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A Short Guide to Dog Rehoming

Sometimes issues arise in our lives which mean we can no longer look after our beloved dogs. Maybe we are moving somewhere that doesn’t allow pets, or perhaps we are adding someone with allergies to our family. There are many genuine reasons that people have to give up their best friend, and it can be a difficult and sad time for any family. Here is a quick guide to help you through this difficult time, and show what you can do to help dogs in this position.

dog leaving

Giving Up Your Dog

Making the decision to give up your dog is incredibly difficult. Many families spend weeks desperately trying to think of alternatives. But, often, they are trying in vein. Eventually, they have to admit to themselves ‘I am going to have to rehome my dog’.

The thing is, the process of giving up your dog is not necessarily quick. While it is very tempting to put off such a horrible thought, you aren’t helping your dog. You should consider starting the process at least a month before your circumstances change. This might be too soon for some rehoming methods, such as using a shelter without a waiting list, but the longer you allow for your dog to get used to their new environments, the better. Regular visits and play dates will make everything easier for your dog.

No Judgement

No matter who you go to to help you rehome your dog, you can rest assured that you won’t be judged. This is a common reason why families don’t seek help when rehoming their dog, and might partly explain the number of dogs every year who are abandoned. There are plenty of reasonable explanations to give up your dog, and you won’t be asked to justify yourself.

For example, a common reason that dogs are given to shelters is that the dog was originally a surprise for someone’s birthday that the person either didn’t actually want or couldn’t care for. While shelters frequently campaign against this behavior, they won’t judge you if this has happened to you. Dog shelters and dog lovers just want to make sure that the dog is well cared for.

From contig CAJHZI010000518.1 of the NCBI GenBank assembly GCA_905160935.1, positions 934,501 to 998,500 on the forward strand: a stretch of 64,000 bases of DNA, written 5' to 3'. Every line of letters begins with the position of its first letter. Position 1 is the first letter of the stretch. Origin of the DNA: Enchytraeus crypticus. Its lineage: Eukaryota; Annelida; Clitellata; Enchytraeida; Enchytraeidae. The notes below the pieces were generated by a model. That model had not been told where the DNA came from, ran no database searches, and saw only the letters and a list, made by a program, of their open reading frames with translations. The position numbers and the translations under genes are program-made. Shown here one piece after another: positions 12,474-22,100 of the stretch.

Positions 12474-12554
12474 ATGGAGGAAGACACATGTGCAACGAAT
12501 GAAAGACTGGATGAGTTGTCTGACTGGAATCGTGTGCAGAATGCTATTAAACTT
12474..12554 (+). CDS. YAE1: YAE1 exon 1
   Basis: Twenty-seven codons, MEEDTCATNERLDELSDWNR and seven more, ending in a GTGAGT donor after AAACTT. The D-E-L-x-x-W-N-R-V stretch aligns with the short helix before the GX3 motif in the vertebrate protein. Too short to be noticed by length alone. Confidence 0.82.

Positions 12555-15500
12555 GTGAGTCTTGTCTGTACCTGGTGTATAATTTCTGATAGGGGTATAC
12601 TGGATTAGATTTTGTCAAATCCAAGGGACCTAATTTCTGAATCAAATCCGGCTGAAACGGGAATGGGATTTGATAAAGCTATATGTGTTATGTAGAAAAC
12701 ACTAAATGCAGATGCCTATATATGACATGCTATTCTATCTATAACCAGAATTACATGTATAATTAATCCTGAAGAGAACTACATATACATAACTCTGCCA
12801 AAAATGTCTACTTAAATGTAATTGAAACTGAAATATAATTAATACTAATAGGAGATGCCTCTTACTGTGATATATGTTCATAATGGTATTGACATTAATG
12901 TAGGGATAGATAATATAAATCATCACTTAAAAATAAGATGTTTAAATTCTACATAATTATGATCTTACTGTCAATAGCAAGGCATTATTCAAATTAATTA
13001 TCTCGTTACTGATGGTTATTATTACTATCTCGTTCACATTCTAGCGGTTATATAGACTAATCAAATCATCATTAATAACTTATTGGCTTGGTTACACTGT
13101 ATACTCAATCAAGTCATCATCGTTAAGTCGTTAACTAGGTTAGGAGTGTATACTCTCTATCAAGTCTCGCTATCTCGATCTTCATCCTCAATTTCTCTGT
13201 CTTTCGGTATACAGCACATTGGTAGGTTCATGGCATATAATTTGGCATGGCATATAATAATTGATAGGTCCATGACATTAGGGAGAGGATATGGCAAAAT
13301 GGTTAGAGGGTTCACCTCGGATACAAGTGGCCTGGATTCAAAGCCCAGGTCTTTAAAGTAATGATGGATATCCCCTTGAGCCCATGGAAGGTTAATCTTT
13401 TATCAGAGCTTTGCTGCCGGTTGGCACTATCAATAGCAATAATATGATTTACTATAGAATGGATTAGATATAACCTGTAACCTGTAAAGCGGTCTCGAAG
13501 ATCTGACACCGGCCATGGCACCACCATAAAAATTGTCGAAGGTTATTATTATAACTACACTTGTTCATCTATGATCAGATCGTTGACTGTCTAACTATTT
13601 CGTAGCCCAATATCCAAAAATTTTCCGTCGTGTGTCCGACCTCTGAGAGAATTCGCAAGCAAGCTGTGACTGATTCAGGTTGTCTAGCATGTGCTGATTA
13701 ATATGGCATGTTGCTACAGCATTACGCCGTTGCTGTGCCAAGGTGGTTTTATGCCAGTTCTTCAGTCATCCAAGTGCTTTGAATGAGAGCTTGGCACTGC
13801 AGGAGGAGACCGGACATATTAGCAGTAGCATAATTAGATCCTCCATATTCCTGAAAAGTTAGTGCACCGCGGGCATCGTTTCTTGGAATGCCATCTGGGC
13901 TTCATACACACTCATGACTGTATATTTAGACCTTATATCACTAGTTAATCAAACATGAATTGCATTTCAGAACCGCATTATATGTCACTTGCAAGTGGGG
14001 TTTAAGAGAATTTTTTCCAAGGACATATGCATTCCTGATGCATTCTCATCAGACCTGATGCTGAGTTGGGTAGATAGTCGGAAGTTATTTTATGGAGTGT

Doing the Best By Your Dog

There is good news in all of this. By making this difficult but responsible choice to rehome your dog, you are doing the right thing. Abandoning a dog is a horrible, cruel act. You aren’t just putting their life and health at risk, but also losing their medical history, trust and happiness. Here are some great tips to make your dog as happy as they can be throughout the process:

  1. Start Early. As mentioned above, this can make all the difference for your dog’s ability to adjust.
  2. Include their bedding and dog toys. Their comforts from home will make the adjustment as easy as possible.
  3. Provide as much information as possible. Medical history is obviously going to be useful for their new family, but you should also offer other information, such as their likes, dislikes and personality traits and quirks. This will help ensure they get the high quality care that they deserve.
  4. Let your dog adjust. You can call for updates while they are in the shelter, but, legally, the shelter cannot provide you with information about who rehomes your dog. This is a blessing in disguise as the best thing for your dog now is for them to adjust to their new home without you.

Check out our guide on the Best Dog Beds.

How Do I Find A Good Home For My Dog?

Now that you have an idea of what rehoming your dog is like, and how to do it well, what are your options for rehoming your dog? You can choose between using a dog rehoming service, such as a shelter, finding your own new home for your dog, and, occasionally, temporary rehoming may also be possible. There are advantages and disadvantages to each, but the most important thing to keep in mind is what is best for your dog.

Rehoming Shelters

A pet rehoming service is a great way to rehome your pet. Arguably, it is the best option in most normal circumstances. This is because you are giving your best friend to experts and dog lovers who will care for your dog until they are paired with a loving home. It is rare that a shelter will charge you, although donations are extremely welcome and will go towards your dogs care while they go through the process of being rehomed.